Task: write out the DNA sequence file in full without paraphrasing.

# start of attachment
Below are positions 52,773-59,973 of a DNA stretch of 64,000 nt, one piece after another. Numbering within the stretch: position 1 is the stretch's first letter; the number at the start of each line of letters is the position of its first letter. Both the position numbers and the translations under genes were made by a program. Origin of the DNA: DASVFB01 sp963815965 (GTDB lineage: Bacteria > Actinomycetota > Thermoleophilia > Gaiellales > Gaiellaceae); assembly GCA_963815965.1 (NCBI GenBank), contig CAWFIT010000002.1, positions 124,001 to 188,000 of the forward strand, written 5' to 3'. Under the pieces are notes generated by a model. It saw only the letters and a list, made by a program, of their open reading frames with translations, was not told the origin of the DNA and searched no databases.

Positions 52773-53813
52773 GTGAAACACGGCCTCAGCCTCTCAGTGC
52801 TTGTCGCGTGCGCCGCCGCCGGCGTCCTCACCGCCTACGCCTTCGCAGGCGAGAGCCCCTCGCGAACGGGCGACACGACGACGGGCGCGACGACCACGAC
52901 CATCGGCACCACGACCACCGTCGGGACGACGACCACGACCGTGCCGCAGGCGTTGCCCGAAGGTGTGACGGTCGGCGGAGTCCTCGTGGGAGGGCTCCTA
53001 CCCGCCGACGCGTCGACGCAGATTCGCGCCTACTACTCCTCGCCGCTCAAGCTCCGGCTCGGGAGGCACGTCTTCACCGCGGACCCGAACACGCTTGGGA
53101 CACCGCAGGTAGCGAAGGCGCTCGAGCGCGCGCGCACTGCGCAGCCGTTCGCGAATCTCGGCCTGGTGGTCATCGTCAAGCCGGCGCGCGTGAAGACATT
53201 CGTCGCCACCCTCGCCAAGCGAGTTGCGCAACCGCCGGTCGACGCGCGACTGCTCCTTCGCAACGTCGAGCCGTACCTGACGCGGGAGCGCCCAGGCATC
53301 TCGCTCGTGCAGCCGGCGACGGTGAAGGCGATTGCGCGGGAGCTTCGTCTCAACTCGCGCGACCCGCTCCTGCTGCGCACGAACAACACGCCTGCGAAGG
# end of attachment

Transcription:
Below are positions 52,773-59,973 of a DNA stretch of 64,000 nt, one piece after another. Numbering within the stretch: position 1 is the stretch's first letter; the number at the start of each line of letters is the position of its first letter. Both the position numbers and the translations under genes were made by a program. Origin of the DNA: DASVFB01 sp963815965 (GTDB lineage: Bacteria > Actinomycetota > Thermoleophilia > Gaiellales > Gaiellaceae); assembly GCA_963815965.1 (NCBI GenBank), contig CAWFIT010000002.1, positions 124,001 to 188,000 of the forward strand, written 5' to 3'. Under the pieces are notes generated by a model. It saw only the letters and a list, made by a program, of their open reading frames with translations, was not told the origin of the DNA and searched no databases.

Positions 52773-53813
52773 GTGAAACACGGCCTCAGCCTCTCAGTGC
52801 TTGTCGCGTGCGCCGCCGCCGGCGTCCTCACCGCCTACGCCTTCGCAGGCGAGAGCCCCTCGCGAACGGGCGACACGACGACGGGCGCGACGACCACGAC
52901 CATCGGCACCACGACCACCGTCGGGACGACGACCACGACCGTGCCGCAGGCGTTGCCCGAAGGTGTGACGGTCGGCGGAGTCCTCGTGGGAGGGCTCCTA
53001 CCCGCCGACGCGTCGACGCAGATTCGCGCCTACTACTCCTCGCCGCTCAAGCTCCGGCTCGGGAGGCACGTCTTCACCGCGGACCCGAACACGCTTGGGA
53101 CACCGCAGGTAGCGAAGGCGCTCGAGCGCGCGCGCACTGCGCAGCCGTTCGCGAATCTCGGCCTGGTGGTCATCGTCAAGCCGGCGCGCGTGAAGACATT
53201 CGTCGCCACCCTCGCCAAGCGAGTTGCGCAACCGCCGGTCGACGCGCGACTGCTCCTTCGCAACGTCGAGCCGTACCTGACGCGGGAGCGCCCAGGCATC
53301 TCGCTCGTGCAGCCGGCGACGGTGAAGGCGATTGCGCGGGAGCTTCGTCTCAACTCGCGCGACCCGCTCCTGCTGCGCACGAACAACACGCCTGCGAAGG